He’s gradually overcome a variety of challenges with the Pirates. Former coach Bobby Gonzalez, who recruited Theodore, was fired following the 2009-10 season. And last year, new Seton Hall coach Kevin Willard dismissed veterans Keon Lawrence and Jamel Jackson.

Meanwhile, Theodore struggled to lead the Pirates as the starting point guard in a new system.

“It was tough last year, trying to learn Coach Willard’s system and just being the first year and trying to lead and do it all at the same time. It was tough because I would call out a play and Coach would change it,” Theodore said. “I didn’t know what he wanted. I knew what Coach Gonzalez wanted.”

After acquiescing to Willard’s expectations, however, Theodore has become one of Big East’s and the nation’s top pure point guards. And Seton Hall has an 8-1 record just weeks away from conference play.

Theodore’s surge was necessary for a team that lost former star Jeremy Hazell, whose 2,148 points rank third on the school’s all-time charts.

His averages of 14.8 points and 7.2 assists per game (No. 6 in the country) are beyond noble, especially considering last season’s averages of 11.0 points and 4.4 assists per contest. But his newfound grasp of his leadership role is equally impressive.

Theodore said a series of “heart to heart” conversations with Willard in the offseason strengthened their relationship.

“I think now, I’m him. On the court, me and him are the same because I know what he’s thinking, he knows what I’m thinking,” Theodore said. “And I know exactly what he wants me to do when I’m on the court.”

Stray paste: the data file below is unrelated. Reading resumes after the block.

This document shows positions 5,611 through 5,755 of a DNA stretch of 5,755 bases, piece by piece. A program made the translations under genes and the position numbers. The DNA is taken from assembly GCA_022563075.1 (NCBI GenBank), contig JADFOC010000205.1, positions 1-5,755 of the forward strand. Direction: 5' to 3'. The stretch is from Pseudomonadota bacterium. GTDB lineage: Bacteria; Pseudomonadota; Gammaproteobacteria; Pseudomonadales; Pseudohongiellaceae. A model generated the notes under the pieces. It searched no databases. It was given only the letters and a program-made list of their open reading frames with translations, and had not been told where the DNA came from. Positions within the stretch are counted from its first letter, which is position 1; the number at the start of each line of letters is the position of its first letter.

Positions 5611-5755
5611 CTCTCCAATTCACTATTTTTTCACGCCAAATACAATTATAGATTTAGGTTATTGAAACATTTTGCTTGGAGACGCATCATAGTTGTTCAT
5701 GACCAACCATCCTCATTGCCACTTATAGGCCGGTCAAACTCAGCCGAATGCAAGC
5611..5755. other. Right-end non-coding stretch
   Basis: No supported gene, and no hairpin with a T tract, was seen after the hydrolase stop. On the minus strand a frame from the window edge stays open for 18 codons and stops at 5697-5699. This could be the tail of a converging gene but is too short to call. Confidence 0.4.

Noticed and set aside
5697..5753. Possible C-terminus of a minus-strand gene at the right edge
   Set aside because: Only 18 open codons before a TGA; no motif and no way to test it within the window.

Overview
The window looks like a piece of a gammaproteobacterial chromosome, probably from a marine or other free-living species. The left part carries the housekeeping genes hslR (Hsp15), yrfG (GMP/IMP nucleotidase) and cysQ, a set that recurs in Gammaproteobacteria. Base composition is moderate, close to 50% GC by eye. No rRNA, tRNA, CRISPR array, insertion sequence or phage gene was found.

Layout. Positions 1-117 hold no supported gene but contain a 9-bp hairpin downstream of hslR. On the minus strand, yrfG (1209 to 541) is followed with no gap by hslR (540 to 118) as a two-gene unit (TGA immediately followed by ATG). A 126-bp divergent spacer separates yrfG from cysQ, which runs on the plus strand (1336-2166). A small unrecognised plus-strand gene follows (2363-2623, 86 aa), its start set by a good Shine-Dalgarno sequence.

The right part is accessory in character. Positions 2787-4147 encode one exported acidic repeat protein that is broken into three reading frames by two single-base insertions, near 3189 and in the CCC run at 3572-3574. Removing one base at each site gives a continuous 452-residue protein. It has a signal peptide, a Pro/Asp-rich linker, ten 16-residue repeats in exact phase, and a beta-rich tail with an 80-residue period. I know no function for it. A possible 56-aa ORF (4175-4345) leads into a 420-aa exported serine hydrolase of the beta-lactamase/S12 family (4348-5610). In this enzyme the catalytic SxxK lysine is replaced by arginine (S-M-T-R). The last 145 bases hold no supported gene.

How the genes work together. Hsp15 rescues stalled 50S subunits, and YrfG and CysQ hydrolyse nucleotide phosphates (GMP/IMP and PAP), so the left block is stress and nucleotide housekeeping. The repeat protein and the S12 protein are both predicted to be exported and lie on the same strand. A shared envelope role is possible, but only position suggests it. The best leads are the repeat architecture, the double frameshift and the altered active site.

Theodore credits the team’s coaches, young players and fellow veteran Herb Pope for Seton Hall’s early success. The tumultuous past — dismissed players, coaching changes and a 13-18 (7-11 Big East) finish last season — seems distant given the way the Pirates have started.

There is, however, one blemish that’s still difficult for Theodore to overcome. In March, he was accused of confronting Lawrence in a dorm room while brandishing a handgun. But the Essex County prosecutor’s office decided against pressing charges due to insufficient evidence. Seton Hall also cleared Theodore after a separate investigation.

Still, Theodore believes the situation briefly stained his career.

“Just for that to even come out, it was bad for me,” he said. “To this day, if you type my name on Google, the first thing that pops up is Jordan Theodore being accused of assault with a deadly weapon. I don’t want that up there, but I can’t change it.”

Theodore misspoke. It’s actually the second item that appears during a Google search of his name.

The first is Theodore’s stat sheet on The one that showcases the talent and promise birthed from his mother’s determination.